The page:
Cyber risk is a major and growing concern for any organisation. For charities, the consequences can be especially devastating. Richard Lane takes a closer look at the problem – and how to keep charities covered.
In 2012, a hacker breached the British Pregnancy Advisory Service’s (BPAS) website and threatened to publish the name, address, date of birth and telephone number of 10,000 people who had contacted the charity about pregnancy issues, including abortion.
In its defence, the charity said it didn’t realise its website was storing this information and that it wasn’t secure. The result: a £200,000 fine and a severe blow to the charity’s reputation, not to mention the potential distress to its users, had their details been published.
BPAS is not alone. In 2016, both the RSPCA and the British Heart Foundation found to their cost that misusing donor data – whether knowingly or not – can be expensive and damaging to their reputation.
More technology means more risk for non-profits
As charities increasingly rely on technology and social media to interact with service users, donors, suppliers and the public, they are exposed to greater risks. These can take many forms, from damaged technology and interruption of their important work, to crime, lost income and third party claims.
A recent government report on cyber security noted that some charities had “incurred sizeable financial costs from a cyber security breach”, while the ICO reports that data breach incidents for charities increased by two thirds between 2015 and 2017. It’s small wonder that, in Ansvar’s FWD Annual Tracking Survey, from December 2016, 68% of charities said cyber crime was “an emerging risk causing them concern”.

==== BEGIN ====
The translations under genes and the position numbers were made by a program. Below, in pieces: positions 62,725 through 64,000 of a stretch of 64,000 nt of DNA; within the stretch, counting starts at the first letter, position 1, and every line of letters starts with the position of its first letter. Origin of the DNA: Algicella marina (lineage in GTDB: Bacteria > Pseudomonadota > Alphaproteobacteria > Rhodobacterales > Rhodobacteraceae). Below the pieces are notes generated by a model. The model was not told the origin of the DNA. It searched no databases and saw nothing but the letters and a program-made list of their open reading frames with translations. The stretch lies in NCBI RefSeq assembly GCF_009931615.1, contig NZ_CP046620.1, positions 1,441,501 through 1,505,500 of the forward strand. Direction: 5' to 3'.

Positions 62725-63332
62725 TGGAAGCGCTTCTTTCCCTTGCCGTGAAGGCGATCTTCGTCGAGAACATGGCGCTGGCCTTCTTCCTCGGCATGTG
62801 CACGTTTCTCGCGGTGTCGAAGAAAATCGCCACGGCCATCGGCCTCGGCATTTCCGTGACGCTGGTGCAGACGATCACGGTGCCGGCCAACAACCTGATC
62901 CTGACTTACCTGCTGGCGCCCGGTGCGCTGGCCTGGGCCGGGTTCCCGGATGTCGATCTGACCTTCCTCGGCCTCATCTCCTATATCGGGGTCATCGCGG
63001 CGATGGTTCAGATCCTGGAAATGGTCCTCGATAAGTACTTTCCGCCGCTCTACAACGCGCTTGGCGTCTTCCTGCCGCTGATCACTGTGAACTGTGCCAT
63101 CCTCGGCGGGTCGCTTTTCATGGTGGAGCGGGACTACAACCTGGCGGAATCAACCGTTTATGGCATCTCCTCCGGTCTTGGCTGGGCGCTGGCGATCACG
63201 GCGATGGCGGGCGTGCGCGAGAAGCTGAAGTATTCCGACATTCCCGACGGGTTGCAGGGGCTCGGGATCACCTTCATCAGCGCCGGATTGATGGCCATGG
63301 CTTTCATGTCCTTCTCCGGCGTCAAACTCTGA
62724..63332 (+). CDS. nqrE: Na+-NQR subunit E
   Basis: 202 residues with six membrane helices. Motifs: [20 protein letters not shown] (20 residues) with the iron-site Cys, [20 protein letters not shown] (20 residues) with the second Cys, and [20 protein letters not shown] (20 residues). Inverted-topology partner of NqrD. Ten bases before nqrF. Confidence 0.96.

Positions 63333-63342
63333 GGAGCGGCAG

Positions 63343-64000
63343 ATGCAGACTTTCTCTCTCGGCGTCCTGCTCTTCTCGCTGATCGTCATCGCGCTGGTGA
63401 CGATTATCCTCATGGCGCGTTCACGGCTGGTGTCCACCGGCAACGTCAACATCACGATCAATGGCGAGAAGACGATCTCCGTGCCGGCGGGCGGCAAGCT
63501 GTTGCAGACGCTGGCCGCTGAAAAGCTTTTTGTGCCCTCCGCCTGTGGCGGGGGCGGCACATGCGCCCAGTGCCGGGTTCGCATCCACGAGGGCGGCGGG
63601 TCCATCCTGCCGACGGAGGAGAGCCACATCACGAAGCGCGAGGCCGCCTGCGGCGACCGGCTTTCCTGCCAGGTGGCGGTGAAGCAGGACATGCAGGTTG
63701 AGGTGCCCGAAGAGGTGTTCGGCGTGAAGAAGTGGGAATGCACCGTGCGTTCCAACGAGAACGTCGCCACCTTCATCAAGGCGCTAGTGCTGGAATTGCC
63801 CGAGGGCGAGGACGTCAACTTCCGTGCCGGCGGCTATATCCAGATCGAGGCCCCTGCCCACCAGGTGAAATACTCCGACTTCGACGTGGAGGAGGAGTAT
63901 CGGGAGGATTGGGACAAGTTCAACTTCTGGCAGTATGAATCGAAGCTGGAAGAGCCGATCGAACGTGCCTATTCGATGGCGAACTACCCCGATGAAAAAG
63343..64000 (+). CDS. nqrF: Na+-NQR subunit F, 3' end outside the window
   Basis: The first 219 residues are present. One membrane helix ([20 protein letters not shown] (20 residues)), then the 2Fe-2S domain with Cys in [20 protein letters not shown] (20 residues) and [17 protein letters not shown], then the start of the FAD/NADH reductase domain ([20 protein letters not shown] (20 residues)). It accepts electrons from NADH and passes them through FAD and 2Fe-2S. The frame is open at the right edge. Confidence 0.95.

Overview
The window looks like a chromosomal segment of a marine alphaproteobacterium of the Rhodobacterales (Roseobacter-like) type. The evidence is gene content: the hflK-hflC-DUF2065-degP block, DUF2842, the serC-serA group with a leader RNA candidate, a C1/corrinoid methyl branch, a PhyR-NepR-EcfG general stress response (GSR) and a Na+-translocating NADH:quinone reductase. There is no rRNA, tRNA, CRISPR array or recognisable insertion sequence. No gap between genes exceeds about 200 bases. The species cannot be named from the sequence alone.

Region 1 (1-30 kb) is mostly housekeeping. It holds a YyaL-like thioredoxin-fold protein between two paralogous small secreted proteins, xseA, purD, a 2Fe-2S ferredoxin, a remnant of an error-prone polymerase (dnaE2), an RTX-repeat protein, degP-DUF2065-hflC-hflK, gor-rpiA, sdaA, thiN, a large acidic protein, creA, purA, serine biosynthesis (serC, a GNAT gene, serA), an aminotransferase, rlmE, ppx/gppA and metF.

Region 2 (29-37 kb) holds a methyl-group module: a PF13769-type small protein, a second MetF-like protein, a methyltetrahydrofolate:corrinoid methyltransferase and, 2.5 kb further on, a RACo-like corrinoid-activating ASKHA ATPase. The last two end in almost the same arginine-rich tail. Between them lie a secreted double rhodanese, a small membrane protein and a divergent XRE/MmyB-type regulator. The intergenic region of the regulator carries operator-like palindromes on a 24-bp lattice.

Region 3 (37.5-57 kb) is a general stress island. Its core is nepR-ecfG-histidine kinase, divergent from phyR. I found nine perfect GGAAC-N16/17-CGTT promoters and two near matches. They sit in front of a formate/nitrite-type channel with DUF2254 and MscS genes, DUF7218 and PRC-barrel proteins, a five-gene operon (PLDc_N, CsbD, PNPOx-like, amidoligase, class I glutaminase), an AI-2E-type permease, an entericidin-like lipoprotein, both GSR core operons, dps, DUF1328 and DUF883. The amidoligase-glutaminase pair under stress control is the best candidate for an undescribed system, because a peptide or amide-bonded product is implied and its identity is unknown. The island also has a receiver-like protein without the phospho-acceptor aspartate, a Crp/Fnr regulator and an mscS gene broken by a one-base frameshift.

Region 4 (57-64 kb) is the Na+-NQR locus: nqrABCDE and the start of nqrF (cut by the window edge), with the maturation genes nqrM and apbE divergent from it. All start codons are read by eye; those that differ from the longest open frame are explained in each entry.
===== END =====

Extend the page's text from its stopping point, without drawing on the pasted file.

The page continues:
What can be done to help charities when things go wrong?
Given the current cyber climate, it makes sense for charitable organisations to have insurance in place that specifically covers cyber related risks. Data is a big issue for charities and with the introduction of the General Data Protection Regulations in May 2018 there will be much stricter rules about managing and securing personal data. It will be more important than ever for charities to ensure they are on top of their data and the responsibilities that come with it.
If a data breach happens, specific cyber insurance can help take care of expenses such as investigation, legal fees, notifying affected parties and getting IT systems up and running again. It can also help with the public relations cost of managing media fall-out.
Cyber crime is another area of concern for charities, who may need cover for anything from an employee fraudulently syphoning funds into their personal account, to a cyber attack that shuts down their organisation’s computer systems. Or they may find themselves liable for costs if their organisation transmits a virus or infringes intellectual property rights.
Conventional insurance policies may not cover events like these. As specialists in the third sector, Ansvar has developed Charity Protect Plus: a comprehensive, online product offering cyber protection and covering the key cyber risks many not-for-profits face.
Realistically, cyber risk is here to stay. While we can do little to change that, brokers and insurers can help charities be prepared and have the cover they need to bounce back when things in their cyber world go wrong.
Richard Lane is managing director of Ansvar Insurance, specialists in the third sector.